Facilities teams are often tasked with a herculean challenge of implementing an office environment that can best meet the unique needs of today’s dynamic workforce.
Gone are the days of traditional cookie-cutter models of “cubicle hell” coupled with private offices famously displayed in cult classic films like Office Space, along with archaic communication technologies that do little to drive productivity. Today’s workplace calls for a more modern design offering different varieties of configurations that enhance company culture, along with the right communication technologies that help drive collaboration and innovation among geographically dispersed teams.
Of course, to implement such an environment takes more than just announcing new technologies and employee perks, such as “Hawaiian shirt Friday’s” as Bill Lumbergh tried to institute in Office Space. Today, it’s all about understanding the unique needs of the current and future workforce, and implementing an environment that satisfies those needs while helping to drive workplace results.
With that being stated, how do facilities teams gain a better understanding of their current and future workforce?
Knoll Inc., a modern design firm for offices features excellent insights with their recent presentation entitled, Shaping the Modern Workplace. Knoll’s research points out the vast differences among generational age groups in terms of their views of what is most and least important within an office environment. Baby Boomers, for instance, prefer privacy over an engaging workplace. On the flip side, Generation X and Y/Millennials prefer an engaging workplace over privacy.
Knoll’s research also highlights the changing shift with generational workers by the year 2020. In less than four years from now, Millennials will comprise over 50% of the workforce, and Baby Boomers will drop to 23%. And by this time a new generation will be entering the workforce – Generation Z – who as a rule value order, structure and predictability versus Millennials who value flexibility and an unstructured workspace.
So, how can real estate and facilities teams possibly be expected to design an office environment that is not only inviting to all generations but will also enhance corporate culture and drive workplace productivity and collaboration? While that’s a tall challenge, there are examples of companies that have instituted an environment that best caters to meet the unique needs of today’s dynamic workforce.
A recent Forbes article entitled, Your Corporate Headquarters Can Symbolize Your Company Culture, provides a couple of examples with the famous Googleplex and TELUS Garden, a 1 million square foot mixed-use development in the heart of Vancouver, Canada.
While Google’s headquarters, Googleplex, is known for its array of amenities, the environment itself was created to invoke a sense of community. This community is designed to help employees produce great results in their work by permitting openness and collaboration, which in turn has a direct impact on corporate culture.
At TELUS Garden, the expansive facilities comprised of commercial, retail and residential are sustainably designed to reduce CO2 emissions, and the office tower is currently submitting for Leadership in Energy and Environmental Design (LEED) Platinum certification. TELUS also has a widely used innovation centre in which the company and its team members flesh out raw ideas and nurture new concepts that benefit their customer base. This unique and modern design is not only better for the overall environment and the health of its building occupants, but it also promotes better teamwork and collaboration, along with a more productive and engaged workforce.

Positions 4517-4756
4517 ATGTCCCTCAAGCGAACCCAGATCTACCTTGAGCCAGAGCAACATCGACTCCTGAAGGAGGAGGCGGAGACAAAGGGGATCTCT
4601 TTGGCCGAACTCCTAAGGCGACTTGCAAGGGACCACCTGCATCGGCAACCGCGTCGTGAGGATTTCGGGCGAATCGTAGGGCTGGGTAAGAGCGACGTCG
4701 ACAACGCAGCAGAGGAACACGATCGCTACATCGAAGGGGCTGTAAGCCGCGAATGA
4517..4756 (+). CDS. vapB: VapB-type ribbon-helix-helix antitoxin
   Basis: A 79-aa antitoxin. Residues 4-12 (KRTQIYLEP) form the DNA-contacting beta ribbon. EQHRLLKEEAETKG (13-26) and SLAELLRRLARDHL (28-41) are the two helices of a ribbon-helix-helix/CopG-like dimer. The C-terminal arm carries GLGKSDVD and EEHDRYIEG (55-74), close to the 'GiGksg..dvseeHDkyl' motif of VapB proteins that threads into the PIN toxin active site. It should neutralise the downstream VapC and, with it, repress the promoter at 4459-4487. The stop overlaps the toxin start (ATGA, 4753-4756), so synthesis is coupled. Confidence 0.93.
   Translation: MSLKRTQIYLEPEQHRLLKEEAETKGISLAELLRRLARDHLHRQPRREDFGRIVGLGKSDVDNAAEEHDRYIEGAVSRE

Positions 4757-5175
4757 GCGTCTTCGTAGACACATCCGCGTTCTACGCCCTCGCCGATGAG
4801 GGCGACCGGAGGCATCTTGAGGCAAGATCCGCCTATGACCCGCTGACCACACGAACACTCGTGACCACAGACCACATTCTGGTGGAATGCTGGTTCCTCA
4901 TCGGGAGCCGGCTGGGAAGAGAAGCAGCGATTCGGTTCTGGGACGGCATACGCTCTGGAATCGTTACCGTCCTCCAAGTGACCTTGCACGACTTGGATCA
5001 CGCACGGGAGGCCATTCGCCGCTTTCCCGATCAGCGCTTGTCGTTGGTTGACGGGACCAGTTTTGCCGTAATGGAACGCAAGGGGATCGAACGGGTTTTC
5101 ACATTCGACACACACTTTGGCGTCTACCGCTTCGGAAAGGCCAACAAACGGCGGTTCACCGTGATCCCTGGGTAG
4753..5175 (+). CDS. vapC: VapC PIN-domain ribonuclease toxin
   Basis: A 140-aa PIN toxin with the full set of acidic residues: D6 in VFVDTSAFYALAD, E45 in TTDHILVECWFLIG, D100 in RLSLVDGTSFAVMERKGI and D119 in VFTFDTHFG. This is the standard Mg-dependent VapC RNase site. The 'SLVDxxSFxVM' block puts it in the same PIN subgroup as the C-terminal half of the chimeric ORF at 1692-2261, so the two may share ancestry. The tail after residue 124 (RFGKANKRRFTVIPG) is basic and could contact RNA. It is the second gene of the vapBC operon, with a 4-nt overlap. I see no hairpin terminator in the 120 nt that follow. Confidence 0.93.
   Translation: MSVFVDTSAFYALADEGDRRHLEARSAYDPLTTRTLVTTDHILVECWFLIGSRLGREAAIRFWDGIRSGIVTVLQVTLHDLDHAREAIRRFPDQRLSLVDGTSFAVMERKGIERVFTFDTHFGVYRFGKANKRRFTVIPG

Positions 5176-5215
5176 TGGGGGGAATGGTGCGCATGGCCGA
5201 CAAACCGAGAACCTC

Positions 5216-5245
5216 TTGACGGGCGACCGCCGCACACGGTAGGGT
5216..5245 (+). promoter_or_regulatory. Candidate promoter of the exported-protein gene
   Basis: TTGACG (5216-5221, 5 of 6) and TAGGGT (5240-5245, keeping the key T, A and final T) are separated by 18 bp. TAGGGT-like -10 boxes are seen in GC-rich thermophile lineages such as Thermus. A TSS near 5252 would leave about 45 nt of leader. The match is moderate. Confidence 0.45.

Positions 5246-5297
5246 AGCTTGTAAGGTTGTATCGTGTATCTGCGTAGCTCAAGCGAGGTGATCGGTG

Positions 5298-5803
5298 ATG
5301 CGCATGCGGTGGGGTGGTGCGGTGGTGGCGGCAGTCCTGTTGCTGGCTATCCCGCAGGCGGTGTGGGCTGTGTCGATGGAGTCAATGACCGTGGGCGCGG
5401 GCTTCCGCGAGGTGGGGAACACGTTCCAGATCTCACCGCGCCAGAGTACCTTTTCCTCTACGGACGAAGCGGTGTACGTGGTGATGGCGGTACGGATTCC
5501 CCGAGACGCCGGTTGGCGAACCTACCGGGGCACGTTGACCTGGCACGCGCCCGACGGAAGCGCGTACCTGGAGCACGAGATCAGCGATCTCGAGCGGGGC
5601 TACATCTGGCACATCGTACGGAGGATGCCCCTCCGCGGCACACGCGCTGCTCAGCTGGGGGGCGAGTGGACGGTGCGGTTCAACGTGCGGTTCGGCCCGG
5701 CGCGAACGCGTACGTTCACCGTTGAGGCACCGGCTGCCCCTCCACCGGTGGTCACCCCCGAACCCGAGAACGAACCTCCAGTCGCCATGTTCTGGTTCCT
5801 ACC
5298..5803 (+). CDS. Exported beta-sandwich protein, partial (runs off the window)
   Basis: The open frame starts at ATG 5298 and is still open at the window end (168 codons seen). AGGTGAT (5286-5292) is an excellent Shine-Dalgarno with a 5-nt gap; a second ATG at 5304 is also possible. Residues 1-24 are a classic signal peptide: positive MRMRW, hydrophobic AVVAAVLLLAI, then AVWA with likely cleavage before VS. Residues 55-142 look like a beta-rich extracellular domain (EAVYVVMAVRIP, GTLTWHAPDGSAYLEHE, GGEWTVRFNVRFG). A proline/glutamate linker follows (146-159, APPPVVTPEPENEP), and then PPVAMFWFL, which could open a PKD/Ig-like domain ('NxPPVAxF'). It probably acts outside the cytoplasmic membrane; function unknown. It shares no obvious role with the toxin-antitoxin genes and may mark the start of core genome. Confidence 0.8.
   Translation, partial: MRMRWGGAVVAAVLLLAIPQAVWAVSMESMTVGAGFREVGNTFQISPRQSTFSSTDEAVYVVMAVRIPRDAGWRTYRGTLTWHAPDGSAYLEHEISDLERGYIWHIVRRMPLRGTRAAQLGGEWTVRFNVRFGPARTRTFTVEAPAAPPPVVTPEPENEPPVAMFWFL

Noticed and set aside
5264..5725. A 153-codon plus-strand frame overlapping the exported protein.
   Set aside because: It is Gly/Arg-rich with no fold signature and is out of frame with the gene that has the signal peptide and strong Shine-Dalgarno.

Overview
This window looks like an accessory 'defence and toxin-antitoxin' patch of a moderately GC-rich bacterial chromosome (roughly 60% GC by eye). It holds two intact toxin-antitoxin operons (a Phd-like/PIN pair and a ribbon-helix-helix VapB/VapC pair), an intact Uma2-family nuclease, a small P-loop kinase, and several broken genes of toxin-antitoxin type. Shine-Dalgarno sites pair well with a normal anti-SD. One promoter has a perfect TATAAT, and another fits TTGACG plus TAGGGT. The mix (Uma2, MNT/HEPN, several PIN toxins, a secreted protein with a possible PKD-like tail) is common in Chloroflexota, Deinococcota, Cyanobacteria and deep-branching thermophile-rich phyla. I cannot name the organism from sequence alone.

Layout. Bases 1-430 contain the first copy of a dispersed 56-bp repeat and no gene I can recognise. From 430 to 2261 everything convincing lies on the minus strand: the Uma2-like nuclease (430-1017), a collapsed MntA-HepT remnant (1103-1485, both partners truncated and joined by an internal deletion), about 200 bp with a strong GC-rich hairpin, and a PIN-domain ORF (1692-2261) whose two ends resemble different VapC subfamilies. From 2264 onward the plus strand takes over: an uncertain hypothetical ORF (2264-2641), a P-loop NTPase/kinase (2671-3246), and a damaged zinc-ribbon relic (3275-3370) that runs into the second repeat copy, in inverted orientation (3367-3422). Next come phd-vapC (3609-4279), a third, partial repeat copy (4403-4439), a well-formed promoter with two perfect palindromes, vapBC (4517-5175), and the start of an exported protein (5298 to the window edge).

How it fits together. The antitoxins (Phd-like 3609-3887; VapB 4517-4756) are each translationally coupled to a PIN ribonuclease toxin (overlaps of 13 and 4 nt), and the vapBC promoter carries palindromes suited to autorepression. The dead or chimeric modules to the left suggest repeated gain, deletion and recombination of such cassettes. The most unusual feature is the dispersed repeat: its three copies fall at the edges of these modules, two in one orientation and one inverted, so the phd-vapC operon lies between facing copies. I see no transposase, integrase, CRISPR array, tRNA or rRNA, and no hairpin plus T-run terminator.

Catering an office design to meet the needs of today’s diverse generational workforce is a hard challenge to overcome. And with many employees within an enterprise working remotely, it can be an even harder challenge to mimic the same level of collaboration and culture represented in the office.
Oak Lawn Marketing, a Japanese branding and media enterprise is an example of a company that has overcome this challenge. Much like any other enterprise, Oak Lawn Marketing is comprised of various functional departments spread across various regions that need to efficiently communicate with each other. The firm chose to implement a quality video conferencing solution, along with a unique furniture layout option to transform the traditional conference room environment to better mimic some conversations that typically take place in the office – e.g. hallway conversations and impromptu discussions.
Oak Lawn Marketing’s use of video conferencing and simplistic conference room furniture not only leads to greater collaboration, it also helps in-office and remote teams form a stronger bond with each other in a more relaxed and casual setting.
Whether it be a conference room, small huddle area, private offices, lobbies, or open lounge areas, today’s workforce, along with the workforce of the future, continues to realize that creativity and collaboration can be fostered from all types of workspaces. It’s up to the facilities teams to implement an environment with the right communication technologies that best meets these needs to enhance corporate culture and collaboration.